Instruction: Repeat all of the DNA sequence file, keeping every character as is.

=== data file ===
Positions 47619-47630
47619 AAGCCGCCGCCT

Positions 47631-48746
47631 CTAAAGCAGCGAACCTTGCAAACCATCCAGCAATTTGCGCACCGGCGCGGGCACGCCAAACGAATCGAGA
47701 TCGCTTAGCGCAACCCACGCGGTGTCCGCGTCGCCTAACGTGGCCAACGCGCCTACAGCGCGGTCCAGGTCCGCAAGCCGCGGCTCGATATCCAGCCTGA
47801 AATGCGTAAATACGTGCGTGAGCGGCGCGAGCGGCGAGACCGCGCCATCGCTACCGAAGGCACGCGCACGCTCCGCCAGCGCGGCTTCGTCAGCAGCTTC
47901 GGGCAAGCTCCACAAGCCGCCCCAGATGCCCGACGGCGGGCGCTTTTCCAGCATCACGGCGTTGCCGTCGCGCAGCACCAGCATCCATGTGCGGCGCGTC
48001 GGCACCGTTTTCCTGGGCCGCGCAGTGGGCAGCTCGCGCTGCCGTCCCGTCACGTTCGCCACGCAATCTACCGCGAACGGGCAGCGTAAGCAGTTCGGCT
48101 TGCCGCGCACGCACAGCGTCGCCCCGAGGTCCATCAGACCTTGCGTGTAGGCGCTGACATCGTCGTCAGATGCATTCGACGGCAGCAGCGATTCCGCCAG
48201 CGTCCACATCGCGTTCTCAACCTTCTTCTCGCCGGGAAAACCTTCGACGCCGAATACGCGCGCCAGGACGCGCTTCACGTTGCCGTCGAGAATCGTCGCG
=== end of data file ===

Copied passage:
Positions 47619-47630
47619 AAGCCGCCGCCT

Positions 47631-48746
47631 CTAAAGCAGCGAACCTTGCAAACCATCCAGCAATTTGCGCACCGGCGCGGGCACGCCAAACGAATCGAGA
47701 TCGCTTAGCGCAACCCACGCGGTGTCCGCGTCGCCTAACGTGGCCAACGCGCCTACAGCGCGGTCCAGGTCCGCAAGCCGCGGCTCGATATCCAGCCTGA
47801 AATGCGTAAATACGTGCGTGAGCGGCGCGAGCGGCGAGACCGCGCCATCGCTACCGAAGGCACGCGCACGCTCCGCCAGCGCGGCTTCGTCAGCAGCTTC
47901 GGGCAAGCTCCACAAGCCGCCCCAGATGCCCGACGGCGGGCGCTTTTCCAGCATCACGGCGTTGCCGTCGCGCAGCACCAGCATCCATGTGCGGCGCGTC
48001 GGCACCGTTTTCCTGGGCCGCGCAGTGGGCAGCTCGCGCTGCCGTCCCGTCACGTTCGCCACGCAATCTACCGCGAACGGGCAGCGTAAGCAGTTCGGCT
48101 TGCCGCGCACGCACAGCGTCGCCCCGAGGTCCATCAGACCTTGCGTGTAGGCGCTGACATCGTCGTCAGATGCATTCGACGGCAGCAGCGATTCCGCCAG
48201 CGTCCACATCGCGTTCTCAACCTTCTTCTCGCCGGGAAAACCTTCGACGCCGAATACGCGCGCCAGGACGCGCTTCACGTTGCCGTCGAGAATCGTCGCG